Hiqa says it cannot adopt softer line on standards for facilities under fiscal strain
HSE plan to cap deficit at €100m linked to watchdog having ‘due regard’ to resources
Hiqa said its main priority was to ensure the safety and care of vulnerable persons in receipt of healthcare services.
Health service watchdog Hiqa has indicated that it cannot adopt a softer line in inspecting or setting standards for facilities and institutions operated by State bodies due to the financial and staffing pressures they are experiencing as a result of Health Service Executive spending controls.
HSE chief executive Paul Reid told members of the organisation’s board in recent weeks that his target to limit a financial overrun in hospital and disability services to €100 million this year was, in part, dependent on statutory regulators having “due regard for the resources available to the HSE”.
Some service operators, particularly in the disability sector, are concerned that taking measures to live within their budget, as demanded by the HSE, would clash with their obligations to meet standards set by Hiqa.
Hiqa said on Monday that its main priority was to ensure the safety and care of vulnerable persons in receipt of these services. It said it had received and shared with the Department of Health legal opinion regarding a section of the Health Act 2007 that specified it must have regard to the resources available to the HSE when carrying out regulatory work.
Minutes of Hiqa board meetings from early last year reveal the legal opinion, which stated that, under legislation, it was functions carried out by the organisation corporately as distinct from those carried out by its chief inspector that should have regard to the HSE’s resources, “for example when setting standards”.
“For the chief inspector to have regard to the resources of the HSE would give rise to potential inequity as the regulatory function could be interpreted as being applied differently to public and private providers and therefore open to legal challenge from a number of quarters.”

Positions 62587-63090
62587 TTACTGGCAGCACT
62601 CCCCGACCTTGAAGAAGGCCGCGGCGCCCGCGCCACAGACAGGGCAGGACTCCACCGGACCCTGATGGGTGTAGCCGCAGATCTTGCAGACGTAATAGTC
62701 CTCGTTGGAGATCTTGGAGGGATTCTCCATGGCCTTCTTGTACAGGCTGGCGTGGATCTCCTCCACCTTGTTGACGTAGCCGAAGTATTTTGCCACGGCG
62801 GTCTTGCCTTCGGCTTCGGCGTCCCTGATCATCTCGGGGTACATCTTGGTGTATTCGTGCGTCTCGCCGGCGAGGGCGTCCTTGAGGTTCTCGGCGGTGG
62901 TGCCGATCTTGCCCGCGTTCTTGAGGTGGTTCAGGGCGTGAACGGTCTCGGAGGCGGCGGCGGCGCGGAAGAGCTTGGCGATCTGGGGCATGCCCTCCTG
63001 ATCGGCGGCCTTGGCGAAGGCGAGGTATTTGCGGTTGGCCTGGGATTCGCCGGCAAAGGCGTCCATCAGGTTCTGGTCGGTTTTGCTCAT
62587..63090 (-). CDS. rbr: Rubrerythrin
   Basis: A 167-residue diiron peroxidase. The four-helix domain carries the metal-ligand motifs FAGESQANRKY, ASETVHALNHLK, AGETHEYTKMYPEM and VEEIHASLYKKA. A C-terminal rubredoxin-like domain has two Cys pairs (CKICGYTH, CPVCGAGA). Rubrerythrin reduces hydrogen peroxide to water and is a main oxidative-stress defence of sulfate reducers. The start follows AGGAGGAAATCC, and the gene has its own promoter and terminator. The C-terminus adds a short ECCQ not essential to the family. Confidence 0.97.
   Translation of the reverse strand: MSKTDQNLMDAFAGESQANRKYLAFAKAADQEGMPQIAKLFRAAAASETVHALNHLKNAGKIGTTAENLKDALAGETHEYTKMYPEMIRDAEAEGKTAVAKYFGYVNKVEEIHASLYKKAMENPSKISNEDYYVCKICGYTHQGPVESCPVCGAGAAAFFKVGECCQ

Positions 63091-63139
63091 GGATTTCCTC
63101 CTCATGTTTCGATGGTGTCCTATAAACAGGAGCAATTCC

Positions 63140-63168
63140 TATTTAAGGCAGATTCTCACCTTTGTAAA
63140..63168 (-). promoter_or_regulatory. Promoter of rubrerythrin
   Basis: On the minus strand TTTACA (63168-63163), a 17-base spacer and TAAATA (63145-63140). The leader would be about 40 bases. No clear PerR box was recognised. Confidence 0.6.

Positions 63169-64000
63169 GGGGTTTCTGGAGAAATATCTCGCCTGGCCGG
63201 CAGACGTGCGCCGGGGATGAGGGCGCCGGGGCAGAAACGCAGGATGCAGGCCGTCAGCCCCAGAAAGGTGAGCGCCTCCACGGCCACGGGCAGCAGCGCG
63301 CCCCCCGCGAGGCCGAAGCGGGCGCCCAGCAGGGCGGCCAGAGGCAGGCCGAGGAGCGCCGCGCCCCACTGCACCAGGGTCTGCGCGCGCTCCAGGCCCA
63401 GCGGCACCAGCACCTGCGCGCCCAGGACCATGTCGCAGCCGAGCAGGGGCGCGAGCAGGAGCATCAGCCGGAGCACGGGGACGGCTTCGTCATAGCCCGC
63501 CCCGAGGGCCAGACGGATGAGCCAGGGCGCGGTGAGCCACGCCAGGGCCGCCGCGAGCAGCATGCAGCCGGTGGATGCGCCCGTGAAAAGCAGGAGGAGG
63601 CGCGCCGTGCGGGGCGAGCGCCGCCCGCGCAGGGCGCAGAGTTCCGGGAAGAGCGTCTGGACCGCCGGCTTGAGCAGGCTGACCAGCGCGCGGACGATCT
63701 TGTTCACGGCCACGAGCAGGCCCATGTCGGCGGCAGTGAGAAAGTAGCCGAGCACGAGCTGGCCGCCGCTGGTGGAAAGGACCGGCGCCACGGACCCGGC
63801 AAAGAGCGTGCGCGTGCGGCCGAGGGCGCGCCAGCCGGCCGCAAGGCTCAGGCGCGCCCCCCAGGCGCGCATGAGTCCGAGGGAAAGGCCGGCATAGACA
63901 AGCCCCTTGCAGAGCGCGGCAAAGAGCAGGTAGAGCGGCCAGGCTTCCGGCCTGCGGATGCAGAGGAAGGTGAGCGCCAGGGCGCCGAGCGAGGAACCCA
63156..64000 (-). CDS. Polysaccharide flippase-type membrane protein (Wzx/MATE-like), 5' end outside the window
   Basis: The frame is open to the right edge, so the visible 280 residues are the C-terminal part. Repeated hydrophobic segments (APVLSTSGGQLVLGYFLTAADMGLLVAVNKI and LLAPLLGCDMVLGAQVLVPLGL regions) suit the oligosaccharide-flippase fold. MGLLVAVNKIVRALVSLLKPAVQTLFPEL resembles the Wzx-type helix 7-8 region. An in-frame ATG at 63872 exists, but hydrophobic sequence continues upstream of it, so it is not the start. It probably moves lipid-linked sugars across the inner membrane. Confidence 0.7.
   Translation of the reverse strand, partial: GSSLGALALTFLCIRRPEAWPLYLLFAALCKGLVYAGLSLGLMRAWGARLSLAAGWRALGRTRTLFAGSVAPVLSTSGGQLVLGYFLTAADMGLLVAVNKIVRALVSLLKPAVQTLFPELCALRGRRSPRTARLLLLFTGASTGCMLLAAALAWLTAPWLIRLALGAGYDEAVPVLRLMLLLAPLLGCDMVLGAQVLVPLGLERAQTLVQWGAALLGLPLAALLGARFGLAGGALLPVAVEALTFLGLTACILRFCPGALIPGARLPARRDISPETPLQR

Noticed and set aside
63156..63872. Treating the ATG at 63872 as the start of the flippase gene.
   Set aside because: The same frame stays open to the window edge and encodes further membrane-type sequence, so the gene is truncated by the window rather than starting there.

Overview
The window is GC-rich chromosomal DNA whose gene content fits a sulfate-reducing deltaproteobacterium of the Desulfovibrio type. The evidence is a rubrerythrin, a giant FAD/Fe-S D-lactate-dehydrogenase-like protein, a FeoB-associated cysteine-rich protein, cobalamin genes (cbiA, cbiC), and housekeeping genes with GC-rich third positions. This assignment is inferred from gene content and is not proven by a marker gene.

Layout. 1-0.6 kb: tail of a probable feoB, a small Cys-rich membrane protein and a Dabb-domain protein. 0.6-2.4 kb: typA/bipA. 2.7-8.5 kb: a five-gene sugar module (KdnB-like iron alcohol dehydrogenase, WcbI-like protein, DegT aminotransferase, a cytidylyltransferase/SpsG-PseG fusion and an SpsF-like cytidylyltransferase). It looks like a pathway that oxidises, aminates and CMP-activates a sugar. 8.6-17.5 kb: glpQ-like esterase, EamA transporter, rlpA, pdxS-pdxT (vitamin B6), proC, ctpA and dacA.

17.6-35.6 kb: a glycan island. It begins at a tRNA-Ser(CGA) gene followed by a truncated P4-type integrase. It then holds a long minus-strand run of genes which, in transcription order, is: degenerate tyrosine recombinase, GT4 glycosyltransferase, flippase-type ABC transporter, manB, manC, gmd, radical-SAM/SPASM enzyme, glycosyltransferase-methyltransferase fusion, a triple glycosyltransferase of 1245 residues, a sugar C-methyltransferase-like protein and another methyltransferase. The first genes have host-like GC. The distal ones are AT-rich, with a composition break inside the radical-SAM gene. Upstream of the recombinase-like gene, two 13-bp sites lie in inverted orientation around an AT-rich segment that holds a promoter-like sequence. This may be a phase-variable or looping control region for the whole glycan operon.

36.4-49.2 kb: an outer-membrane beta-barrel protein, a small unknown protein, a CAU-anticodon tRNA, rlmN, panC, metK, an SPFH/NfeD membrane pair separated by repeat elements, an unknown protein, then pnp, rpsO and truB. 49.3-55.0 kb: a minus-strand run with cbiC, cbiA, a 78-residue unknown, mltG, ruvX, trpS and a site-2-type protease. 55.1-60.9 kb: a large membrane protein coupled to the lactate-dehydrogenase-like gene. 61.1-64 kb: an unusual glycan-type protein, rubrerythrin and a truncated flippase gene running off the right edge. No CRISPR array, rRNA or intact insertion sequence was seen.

Hiqa said in a statement on Monday that through its inspections and monitoring of services “we strive to ensure people receiving these services are treated with respect and dignity”.
“Hiqa believes that there needs to be continual improvement in the quality of services and for the people who live in residential services.”
Meanwhile, The Irish Times has learned that the new board of the HSE has told management that its first priority should be to get a grip on spending in the health service.
In a letter sent to Mr Reid earlier this month, the chairman of the board Ciaran Devane said: “in the short term, the board is clear that we expect the executive to exercise the necessary financial grip to ensure we get the best health care for the available money, do not spend money we do not have and deliver the savings promised in the national service plan”.
The board’s second priority was to support the highest standards of clinical governance while the third was to understand strategic human resource and staff-related issues.
Mr Reid had already told health service mangers on his appointment in May that none of them had the authority to overspend their budgets and that they would be held to account where this took place.